Population Subgroups. The committee reviewed multiple randomized trials conducted by a single team that indicated low sodium intake (up to 1840 mg/d) may lead to greater risk of adverse events in patients with heart failure (HF) with reduced ejection fraction who received aggressive therapeutic regimens. Because these therapeutic regimens were different from standard US practice, trials using regimens that more closely resemble standard US clinical practice are needed. Of note, due to allegations of duplicate publication in 2 of these trials, a meta-analysis including them was recently retracted, after the IOM report's completion.8 Another recently published small randomized trial involving patients with acute decompensated HF showed no benefit on weight or clinical stability from a combination of sodium and fluid restriction.9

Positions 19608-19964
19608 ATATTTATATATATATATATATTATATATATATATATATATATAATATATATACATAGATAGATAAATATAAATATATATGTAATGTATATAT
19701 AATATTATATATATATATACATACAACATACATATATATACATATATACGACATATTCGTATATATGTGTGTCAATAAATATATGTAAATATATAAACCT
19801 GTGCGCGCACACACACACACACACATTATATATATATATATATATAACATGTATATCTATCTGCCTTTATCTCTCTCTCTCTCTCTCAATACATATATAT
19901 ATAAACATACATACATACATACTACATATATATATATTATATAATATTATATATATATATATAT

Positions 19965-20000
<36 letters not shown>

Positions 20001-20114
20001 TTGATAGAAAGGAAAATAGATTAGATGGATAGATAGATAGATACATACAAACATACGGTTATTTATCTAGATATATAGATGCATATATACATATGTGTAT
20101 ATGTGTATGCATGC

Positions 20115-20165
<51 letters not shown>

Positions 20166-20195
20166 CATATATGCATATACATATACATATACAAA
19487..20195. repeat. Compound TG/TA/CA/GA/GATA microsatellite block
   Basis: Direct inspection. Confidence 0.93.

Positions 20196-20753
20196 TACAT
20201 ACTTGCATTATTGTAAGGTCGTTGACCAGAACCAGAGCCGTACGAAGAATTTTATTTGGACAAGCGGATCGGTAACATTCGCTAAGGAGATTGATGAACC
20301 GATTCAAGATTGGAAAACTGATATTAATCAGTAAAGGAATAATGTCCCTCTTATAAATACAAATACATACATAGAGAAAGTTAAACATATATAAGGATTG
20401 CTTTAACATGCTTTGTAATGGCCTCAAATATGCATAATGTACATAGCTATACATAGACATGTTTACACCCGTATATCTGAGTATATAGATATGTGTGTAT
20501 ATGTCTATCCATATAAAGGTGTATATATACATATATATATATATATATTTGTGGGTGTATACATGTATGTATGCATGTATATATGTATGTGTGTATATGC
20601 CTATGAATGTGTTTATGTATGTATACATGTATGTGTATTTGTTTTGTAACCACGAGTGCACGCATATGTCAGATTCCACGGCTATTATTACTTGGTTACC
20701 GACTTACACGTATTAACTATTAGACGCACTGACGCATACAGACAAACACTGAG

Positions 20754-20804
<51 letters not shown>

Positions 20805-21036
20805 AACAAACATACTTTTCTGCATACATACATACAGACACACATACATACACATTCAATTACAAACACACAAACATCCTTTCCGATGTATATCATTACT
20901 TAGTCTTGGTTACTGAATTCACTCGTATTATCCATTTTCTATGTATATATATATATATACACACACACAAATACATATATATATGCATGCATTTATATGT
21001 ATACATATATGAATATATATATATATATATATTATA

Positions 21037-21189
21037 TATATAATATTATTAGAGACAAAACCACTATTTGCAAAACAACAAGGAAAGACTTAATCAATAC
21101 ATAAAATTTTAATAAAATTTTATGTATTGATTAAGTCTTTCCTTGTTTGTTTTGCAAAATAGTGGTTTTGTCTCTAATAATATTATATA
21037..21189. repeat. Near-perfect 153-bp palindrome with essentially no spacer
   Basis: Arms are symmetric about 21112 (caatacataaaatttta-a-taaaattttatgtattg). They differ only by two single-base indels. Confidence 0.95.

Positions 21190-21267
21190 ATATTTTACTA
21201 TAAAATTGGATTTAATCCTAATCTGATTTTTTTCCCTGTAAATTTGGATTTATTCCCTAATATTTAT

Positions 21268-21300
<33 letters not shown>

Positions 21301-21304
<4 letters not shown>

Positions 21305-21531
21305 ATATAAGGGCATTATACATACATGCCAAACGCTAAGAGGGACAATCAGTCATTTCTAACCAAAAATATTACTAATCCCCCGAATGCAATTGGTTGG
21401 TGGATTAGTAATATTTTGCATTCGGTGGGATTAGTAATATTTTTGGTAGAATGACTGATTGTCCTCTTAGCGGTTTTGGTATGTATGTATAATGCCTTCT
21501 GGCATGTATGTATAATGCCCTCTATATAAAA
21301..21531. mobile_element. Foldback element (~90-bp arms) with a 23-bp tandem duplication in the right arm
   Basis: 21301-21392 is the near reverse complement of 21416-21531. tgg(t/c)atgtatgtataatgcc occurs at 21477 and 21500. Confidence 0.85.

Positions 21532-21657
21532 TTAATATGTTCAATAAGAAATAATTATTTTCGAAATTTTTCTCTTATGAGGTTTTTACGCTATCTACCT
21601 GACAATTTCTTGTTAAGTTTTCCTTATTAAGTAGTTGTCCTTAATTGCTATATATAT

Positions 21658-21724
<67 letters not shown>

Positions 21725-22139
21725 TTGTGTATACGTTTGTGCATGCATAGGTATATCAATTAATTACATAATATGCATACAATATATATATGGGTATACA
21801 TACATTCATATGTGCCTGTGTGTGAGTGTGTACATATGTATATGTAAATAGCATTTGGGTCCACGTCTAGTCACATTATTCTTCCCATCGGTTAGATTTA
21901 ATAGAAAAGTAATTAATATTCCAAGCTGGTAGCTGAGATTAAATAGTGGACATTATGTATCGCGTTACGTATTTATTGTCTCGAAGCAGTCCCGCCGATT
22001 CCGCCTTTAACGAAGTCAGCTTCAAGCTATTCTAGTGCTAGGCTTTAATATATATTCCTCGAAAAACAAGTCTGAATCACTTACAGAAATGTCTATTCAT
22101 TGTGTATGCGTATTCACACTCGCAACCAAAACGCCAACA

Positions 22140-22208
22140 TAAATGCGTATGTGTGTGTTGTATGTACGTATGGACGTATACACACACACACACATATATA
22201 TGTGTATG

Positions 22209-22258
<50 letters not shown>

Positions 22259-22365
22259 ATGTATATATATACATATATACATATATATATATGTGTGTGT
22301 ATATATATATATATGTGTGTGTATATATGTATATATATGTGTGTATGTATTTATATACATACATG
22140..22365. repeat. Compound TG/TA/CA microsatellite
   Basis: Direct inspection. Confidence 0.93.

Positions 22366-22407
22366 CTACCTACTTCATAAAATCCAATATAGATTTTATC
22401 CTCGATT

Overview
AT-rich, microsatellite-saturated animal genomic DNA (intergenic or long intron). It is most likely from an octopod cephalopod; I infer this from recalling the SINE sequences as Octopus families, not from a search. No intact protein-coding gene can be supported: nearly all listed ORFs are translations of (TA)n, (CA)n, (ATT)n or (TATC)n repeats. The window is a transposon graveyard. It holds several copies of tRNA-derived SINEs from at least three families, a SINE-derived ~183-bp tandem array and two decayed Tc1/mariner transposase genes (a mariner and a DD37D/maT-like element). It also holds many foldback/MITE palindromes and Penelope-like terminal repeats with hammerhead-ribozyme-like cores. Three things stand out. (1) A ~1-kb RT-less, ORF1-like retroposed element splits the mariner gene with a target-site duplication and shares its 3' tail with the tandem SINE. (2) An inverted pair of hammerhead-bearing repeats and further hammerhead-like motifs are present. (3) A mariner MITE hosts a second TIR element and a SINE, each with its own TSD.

The committee reviewed 2 related studies in individuals with prehypertension that suggested benefit from lowering sodium intake to 2300 mg/d and perhaps lower, although these studies were based on small numbers of persons with sodium intake in the less than 2300 mg/d range. In contrast, for patients with diabetes, CKD, or preexisting CVD, the committee found no evidence of benefit and some evidence suggesting risk of adverse health outcomes at sodium intake of 1500 to 2300 mg/d. In studies that explored statistical interactions, race, age, hypertension, and diabetes did not modify associations of sodium with health outcomes. The committee concluded that, with the exception of heart failure, evidence of both benefit and harm is not strong enough to indicate that these subgroups should be treated differently from the general US population. Thus, the committee also concluded that evidence on direct health outcomes does not support recommendations to lower sodium intake within these subgroups to or even less than 1500 mg/d.